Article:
The interface is sleek and visually appealing, the operations are reasonable and logical, and the mentioned workflows should make processes more streamlined.
While your people may be enthusiastic about ContentOps and are as ready as they can be to enact the principles in practice, it makes little difference if the technology is outdated or difficult to handle. This is also relevant for making adjustments to looks and functionality.
You can deploy new changes to power your ContentOps as often as you like without downtime, due to the platform’s continuous deployment solution. Developers can also use their favorite continuous integration tools, making it even easier to make what you want, when you want it.
As mentioned, every content item in Content Studio must have a defined content type. This approach allows for a serious advantage in the form of structured content. This essentially means that every content item of the same type can be treated similarly—every item of a common type has identical structure, logic, and fields, and can consequently be treated the same, every time.
The lowdown of this? The reuse of your content in any channel through headless delivery. Enonic fully supports headless CMS, in addition to more traditional CMS features like landing page editing, previewing, templating, URL handling, and so on. Enonic is thus a hybrid CMS—perfectly suited for content operations.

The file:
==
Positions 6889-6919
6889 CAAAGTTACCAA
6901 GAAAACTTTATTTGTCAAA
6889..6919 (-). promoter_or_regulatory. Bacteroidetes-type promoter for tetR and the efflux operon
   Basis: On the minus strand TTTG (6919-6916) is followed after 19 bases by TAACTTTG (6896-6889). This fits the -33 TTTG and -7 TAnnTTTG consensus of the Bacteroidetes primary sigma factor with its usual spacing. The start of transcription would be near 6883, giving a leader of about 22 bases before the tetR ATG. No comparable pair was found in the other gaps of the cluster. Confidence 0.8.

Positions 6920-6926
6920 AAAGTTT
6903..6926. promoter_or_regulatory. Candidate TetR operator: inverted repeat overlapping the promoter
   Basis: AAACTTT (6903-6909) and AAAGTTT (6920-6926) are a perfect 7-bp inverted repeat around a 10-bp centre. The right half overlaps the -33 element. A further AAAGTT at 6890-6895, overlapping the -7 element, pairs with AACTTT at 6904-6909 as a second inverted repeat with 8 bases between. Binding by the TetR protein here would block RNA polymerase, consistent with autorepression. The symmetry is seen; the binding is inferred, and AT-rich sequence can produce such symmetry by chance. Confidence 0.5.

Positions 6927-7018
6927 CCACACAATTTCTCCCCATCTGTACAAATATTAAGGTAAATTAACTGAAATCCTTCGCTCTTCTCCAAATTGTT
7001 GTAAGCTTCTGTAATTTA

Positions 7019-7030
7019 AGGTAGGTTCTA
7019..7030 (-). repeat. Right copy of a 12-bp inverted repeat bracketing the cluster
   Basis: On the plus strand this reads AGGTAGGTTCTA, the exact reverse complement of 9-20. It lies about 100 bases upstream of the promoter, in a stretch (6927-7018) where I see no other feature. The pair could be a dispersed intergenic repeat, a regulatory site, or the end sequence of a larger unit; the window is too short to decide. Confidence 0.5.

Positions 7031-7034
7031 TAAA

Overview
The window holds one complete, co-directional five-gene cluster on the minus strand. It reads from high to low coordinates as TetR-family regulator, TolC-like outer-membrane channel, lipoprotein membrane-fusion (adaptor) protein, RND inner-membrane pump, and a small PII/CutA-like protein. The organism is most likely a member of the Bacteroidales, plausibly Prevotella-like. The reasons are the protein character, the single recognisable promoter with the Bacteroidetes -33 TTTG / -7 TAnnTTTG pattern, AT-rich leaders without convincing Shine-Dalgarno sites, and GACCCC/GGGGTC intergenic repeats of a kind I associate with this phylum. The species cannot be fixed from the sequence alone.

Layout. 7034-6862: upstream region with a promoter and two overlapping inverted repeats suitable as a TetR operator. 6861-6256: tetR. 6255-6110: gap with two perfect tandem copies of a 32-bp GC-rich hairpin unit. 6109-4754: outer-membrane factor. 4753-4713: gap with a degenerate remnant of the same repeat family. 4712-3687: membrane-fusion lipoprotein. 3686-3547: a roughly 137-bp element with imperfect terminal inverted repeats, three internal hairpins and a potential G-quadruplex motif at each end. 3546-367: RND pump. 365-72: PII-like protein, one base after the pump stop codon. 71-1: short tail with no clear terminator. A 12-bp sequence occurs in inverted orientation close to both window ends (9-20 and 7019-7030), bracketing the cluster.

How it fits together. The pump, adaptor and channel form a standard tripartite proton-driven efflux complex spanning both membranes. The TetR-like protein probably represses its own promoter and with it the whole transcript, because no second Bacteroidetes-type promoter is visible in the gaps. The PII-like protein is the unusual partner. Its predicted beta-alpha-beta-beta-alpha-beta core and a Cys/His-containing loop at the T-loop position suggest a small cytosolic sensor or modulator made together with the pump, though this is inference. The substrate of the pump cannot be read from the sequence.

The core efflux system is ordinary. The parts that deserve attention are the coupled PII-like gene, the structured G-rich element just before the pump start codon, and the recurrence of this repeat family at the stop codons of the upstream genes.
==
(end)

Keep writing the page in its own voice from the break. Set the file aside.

One of the chief reasons for the advent of ContentOps in the first place is the strain put on content production by the new omnichannel reality, where content can be presented in almost any form in almost any channel and almost any device. Being able to deliver pure, structured content to any channel should be a staple of every CMS touting ContentOps excellence.
ContentOps is all about producing content as effectively as possible. As we have mentioned already, Content Studio includes tonnes of features that make content production effective as a fox in a hen farm.
We have mentioned several features already, like the page editor, navigation, keyboard shortcuts, issues management, image handling, and marketing tool integration, but here is a quick recap of even more time-saving features:
By being one of the three main pillars of ContentOps, people and the need to organize them is of utmost importance. Luckily, the Enonic platform offers exactly what you need: access and user roles management.
In the main menu of XP there is a tool called “Users,” where you get an instant overview of what roles you have, what the roles have access to, and what users populate each role. Switch roles, edit permissions, re-assign people, or revoke access–it’s all up to you, just in a few seconds and a few button clicks.
Whether your copywriters need to edit, your subject matter experts need to read and modify, or your editors need to publish content, you can easily assign (or revoke) the appropriate permissions in Content Studio.
Morten is the CEO and co-founder of Enonic. He has extensive experience as an entrepreneur focusing on areas like business development, product management, sales, and marketing. He started a digital agency in 1995 and built his first CMS in 1997, then founded Enonic in 2000 where his mission is to accelerate digital projects using innovative technology.